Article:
Seventy years ago, a young man known as Seánín died on the Great Blasket, a remote island at the tip of the Dingle peninsula in County Kerry, Ireland. He was one of the few remaining strong, youthful men in an island community that had once been strong and vibrant and famous for its oral, storytelling culture. Most of the young had gone to America, where they gathered again in a place called Hungry Hill and flourished. The death of Seánín broke the hearts of the remaining islanders and ultimately led to the evacuation of the Great Blasket in 1953.
I was privileged to be able to tell his story and go in search of the islanders for the book Hungry for Home (published by Viking 2001 and later by the Curragh Press, and now being prepared for a revised, updated edition with details here) with the help of my friend and guide Mícheál de Mordha. The photograph above shows Dr Mike Carney looking out across the Sound to the island where his brother died, when Mike risked his life to go back for one last look in 2013, at the age of nearly 93. In tribute to Seánín and the rest of the remarkable Ó Cearna – or Carney – clan, here is Enda Oates reading from the first chapter of the book, describing those final moments. It was originally broadcast by RTE.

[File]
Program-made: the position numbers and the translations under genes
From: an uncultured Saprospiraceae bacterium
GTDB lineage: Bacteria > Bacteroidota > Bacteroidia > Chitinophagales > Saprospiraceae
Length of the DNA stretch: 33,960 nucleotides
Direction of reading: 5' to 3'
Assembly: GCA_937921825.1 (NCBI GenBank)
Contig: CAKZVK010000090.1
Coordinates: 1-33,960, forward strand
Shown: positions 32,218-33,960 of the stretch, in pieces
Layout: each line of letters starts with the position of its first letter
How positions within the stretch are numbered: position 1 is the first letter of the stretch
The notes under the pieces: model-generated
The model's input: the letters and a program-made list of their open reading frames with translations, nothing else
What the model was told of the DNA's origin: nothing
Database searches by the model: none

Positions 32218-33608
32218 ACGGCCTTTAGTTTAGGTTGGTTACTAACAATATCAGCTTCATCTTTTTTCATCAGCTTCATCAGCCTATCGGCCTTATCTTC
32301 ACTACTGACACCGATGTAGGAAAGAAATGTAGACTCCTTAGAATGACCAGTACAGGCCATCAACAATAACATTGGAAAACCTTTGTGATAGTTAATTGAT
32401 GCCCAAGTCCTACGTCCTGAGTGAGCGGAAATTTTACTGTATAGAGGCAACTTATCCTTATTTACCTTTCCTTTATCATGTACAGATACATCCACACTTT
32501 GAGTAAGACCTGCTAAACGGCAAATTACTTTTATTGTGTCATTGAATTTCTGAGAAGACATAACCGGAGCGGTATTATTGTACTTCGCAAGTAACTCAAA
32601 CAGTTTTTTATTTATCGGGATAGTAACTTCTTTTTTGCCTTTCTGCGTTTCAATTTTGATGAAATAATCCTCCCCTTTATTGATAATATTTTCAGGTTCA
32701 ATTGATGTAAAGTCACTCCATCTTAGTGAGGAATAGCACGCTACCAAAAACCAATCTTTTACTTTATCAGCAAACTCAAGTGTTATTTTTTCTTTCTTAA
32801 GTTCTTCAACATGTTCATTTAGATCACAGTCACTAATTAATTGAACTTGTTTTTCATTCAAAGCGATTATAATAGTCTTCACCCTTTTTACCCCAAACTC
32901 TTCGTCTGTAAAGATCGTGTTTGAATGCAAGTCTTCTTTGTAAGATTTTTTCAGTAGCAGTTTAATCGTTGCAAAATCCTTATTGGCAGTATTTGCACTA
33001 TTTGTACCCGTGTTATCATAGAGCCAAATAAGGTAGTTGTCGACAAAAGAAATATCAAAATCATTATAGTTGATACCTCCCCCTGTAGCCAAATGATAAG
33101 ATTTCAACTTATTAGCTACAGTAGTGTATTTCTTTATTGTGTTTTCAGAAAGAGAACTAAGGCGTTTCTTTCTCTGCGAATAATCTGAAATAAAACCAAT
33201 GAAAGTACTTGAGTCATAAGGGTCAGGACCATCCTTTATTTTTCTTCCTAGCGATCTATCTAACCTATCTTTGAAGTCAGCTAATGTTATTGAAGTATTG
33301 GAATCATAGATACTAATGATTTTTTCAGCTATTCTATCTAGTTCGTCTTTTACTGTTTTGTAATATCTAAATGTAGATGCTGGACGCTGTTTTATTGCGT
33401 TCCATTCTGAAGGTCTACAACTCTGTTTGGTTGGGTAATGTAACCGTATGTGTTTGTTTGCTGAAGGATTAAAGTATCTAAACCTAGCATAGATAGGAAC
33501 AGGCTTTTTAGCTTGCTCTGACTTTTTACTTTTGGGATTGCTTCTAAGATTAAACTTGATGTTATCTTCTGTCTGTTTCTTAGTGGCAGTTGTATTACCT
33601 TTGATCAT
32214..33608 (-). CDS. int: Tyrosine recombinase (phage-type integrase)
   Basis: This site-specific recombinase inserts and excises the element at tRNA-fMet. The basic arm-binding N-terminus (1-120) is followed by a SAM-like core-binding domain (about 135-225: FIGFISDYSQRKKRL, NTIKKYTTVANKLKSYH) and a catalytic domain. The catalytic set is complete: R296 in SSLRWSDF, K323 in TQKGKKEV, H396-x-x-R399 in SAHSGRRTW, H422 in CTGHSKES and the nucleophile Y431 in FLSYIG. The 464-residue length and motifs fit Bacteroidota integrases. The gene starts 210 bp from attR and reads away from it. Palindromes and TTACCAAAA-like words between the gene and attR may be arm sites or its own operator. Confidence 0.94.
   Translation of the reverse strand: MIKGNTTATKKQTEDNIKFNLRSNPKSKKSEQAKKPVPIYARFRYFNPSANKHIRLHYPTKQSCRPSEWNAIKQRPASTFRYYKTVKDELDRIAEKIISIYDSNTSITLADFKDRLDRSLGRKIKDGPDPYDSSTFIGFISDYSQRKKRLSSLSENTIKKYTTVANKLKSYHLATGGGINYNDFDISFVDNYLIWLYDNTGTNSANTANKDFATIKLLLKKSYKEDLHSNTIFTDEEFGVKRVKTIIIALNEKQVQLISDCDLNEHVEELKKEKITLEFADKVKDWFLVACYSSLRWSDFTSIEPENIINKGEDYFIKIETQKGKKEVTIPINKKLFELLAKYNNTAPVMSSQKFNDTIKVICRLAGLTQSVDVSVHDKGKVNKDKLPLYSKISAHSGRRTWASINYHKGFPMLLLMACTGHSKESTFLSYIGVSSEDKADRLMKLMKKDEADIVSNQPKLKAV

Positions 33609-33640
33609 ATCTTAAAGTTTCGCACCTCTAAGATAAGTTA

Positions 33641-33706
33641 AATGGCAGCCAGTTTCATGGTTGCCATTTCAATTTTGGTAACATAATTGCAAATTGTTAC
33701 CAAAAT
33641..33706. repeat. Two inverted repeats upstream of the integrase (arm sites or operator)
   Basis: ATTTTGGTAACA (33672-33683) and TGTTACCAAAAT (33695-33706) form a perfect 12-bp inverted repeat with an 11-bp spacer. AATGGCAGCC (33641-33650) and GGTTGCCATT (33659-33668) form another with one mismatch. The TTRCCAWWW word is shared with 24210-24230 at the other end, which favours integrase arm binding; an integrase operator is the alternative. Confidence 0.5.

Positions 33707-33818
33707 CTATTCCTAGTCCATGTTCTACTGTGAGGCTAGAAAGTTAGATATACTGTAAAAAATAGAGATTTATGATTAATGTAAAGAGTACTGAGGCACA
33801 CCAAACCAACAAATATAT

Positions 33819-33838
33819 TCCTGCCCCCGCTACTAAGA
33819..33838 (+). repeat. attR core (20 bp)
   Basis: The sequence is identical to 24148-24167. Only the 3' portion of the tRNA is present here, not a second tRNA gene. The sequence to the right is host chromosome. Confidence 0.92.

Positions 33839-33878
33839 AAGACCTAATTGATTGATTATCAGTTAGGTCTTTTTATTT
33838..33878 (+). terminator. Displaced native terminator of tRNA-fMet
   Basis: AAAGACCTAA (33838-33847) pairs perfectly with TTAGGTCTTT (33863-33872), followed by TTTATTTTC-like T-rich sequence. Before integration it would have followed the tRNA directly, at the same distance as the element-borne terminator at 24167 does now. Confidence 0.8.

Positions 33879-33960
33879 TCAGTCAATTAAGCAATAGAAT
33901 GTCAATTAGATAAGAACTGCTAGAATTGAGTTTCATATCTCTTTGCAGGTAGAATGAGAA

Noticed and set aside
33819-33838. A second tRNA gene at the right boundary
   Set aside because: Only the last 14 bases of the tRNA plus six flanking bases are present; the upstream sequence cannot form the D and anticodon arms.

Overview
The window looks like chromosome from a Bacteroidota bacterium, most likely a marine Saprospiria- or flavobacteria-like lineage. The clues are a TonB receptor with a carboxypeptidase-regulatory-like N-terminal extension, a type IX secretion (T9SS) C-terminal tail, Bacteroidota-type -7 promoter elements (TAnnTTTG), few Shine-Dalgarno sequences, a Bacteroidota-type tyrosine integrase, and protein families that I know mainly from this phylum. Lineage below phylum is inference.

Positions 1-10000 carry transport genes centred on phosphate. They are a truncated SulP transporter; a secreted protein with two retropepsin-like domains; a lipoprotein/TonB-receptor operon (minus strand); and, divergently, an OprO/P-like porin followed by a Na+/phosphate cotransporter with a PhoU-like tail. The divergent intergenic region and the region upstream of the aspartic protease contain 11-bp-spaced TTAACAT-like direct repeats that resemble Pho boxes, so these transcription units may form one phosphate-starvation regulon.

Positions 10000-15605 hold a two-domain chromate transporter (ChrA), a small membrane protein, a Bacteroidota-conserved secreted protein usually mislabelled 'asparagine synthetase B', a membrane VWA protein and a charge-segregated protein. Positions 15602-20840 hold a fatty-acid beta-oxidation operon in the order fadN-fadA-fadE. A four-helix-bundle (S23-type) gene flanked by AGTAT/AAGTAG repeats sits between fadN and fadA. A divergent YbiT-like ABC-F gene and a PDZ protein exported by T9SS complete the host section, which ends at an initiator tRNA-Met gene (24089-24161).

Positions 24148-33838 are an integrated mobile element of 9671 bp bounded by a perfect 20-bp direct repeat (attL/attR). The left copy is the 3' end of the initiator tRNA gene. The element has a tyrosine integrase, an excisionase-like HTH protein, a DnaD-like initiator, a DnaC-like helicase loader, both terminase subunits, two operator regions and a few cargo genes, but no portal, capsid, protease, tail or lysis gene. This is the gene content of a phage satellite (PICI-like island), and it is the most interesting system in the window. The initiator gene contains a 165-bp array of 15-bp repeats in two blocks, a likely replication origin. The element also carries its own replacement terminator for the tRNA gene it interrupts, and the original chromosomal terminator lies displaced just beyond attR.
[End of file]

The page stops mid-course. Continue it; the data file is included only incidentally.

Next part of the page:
Since posting this, I have learned of the death of Ray Stagles, a fellow Englishman who was passionate about the Blaskets. He was a friend, a mentor and a great support when I was writing the book and I will always remember him as a gentleman and a scholar.